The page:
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The history of the miscroscope

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"The History of the Microscope". People look closely at cells for a huge number of reasons. Such as looking for cancer, designing a baby and DNA testing. To do this, because cells are so tiny in size, a microscope is needed to see all of the details that a cell has. In 1665, it was Robert Hooke who was the first person to design and assemble a microscope and see the complexity of a cell. Some years after this, in 1676, Anton van Leeuwenhoek used lenses to observe a variety of unicellular cells which he had placed in drops of water, which he names 'animalcules'. ...read more.


This was of considerable biological significance because it suggested that there was a common denominator for all living matter. There are two main types of microscope which are used for the study of cells. These are the electron microscope and the light microscope. Electron microscopes are usually considered to be the best option for a scientist because they provide the highest levels of magnification. It was the electron microscope which revolutionised our understanding of cell structure. It has the ability to magnify up to 500 times more than the light microscope, and it revealed the ultrastructure of a cell. There are many advantages of the electron microscope. ...read more.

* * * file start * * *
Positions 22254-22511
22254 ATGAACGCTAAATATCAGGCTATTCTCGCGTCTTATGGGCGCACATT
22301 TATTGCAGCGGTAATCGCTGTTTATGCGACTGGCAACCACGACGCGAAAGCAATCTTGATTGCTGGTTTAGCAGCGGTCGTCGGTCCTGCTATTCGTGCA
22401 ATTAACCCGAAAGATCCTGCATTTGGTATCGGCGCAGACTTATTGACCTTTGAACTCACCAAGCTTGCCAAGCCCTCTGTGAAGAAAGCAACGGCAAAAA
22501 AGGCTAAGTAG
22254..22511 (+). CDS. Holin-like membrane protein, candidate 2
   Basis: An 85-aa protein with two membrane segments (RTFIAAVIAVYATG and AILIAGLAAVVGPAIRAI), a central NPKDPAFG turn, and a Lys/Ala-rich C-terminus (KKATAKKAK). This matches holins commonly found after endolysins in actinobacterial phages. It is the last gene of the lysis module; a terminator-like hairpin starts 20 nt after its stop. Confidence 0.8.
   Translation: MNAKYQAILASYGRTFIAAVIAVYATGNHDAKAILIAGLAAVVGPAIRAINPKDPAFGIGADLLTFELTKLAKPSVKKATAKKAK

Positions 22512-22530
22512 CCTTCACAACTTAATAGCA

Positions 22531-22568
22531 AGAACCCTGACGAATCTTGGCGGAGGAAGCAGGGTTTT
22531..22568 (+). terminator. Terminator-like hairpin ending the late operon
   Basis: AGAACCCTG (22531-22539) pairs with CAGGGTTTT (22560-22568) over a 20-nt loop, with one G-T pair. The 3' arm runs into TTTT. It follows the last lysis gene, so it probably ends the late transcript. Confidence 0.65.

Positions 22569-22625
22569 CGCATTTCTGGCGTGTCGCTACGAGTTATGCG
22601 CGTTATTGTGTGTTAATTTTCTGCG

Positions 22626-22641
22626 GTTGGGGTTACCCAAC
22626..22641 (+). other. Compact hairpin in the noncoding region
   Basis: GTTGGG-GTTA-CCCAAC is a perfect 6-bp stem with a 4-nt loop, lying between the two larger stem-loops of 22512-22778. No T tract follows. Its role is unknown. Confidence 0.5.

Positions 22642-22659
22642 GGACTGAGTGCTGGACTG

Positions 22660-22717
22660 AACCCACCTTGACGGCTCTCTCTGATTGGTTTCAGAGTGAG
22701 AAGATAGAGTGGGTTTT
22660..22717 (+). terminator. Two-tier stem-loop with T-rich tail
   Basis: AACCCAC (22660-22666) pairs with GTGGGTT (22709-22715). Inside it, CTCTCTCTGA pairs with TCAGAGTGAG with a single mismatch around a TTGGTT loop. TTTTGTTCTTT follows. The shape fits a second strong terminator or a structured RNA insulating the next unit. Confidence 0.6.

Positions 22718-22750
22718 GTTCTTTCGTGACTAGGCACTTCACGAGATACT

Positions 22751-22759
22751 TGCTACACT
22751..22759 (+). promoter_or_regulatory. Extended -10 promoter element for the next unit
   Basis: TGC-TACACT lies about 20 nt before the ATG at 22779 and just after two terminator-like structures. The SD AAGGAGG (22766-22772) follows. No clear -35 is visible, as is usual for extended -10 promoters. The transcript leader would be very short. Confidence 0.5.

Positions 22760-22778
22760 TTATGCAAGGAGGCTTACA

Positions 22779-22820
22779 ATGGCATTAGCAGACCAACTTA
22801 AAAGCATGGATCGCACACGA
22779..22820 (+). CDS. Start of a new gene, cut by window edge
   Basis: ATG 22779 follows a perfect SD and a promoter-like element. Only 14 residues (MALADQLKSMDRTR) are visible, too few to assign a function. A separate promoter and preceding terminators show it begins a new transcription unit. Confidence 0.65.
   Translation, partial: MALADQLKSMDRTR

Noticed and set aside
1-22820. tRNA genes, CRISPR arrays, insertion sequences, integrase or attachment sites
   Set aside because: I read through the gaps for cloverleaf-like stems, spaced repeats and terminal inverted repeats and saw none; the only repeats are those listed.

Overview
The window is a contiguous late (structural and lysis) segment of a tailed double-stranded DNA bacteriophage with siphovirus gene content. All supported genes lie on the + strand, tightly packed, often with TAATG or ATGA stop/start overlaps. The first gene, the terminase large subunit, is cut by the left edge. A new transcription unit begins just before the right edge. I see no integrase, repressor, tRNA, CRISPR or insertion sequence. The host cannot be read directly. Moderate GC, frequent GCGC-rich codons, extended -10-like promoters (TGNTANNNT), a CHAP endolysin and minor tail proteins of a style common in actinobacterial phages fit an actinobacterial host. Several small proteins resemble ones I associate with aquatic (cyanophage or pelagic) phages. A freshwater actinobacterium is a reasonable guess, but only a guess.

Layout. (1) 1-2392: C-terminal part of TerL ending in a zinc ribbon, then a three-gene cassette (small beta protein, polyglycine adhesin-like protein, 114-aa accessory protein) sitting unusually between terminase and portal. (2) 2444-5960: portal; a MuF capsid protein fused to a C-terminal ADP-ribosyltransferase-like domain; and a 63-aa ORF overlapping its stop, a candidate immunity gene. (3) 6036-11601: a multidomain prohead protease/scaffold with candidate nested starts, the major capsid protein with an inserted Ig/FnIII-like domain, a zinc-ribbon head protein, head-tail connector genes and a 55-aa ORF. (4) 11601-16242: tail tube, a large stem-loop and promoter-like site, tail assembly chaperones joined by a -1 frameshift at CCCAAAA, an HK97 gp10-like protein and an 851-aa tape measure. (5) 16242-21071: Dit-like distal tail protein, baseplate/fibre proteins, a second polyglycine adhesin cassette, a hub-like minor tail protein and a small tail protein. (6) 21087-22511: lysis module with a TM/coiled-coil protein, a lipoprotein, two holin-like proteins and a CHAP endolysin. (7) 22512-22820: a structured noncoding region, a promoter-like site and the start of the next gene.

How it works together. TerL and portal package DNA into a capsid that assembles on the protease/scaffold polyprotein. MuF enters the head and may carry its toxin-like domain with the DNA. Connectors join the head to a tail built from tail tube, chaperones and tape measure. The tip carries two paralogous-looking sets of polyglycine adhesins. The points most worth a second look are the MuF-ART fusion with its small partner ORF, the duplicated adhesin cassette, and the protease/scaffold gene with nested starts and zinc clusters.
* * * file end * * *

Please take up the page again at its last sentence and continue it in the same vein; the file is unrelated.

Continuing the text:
Before this, however, it opened up a new world of structural detail for a biologist. Like the electron microscope, the light microscope has many advantages and disadvantages. Under a light microscope parts of living plants and animals can be seen directly. This means that you can compare prepared slides with living tissue. However, light microscopes have limited powers of resolution and magnification. Also, because of preservation and staining, what is seen under the microscope may be a result of preparation, rather than the real tissue. Thanks to the development and the continuous improvements made to microscopes, knowledge about cells has progressed a long way. Without it, we would not have been able to develop our understanding of how cells work. ...read more.

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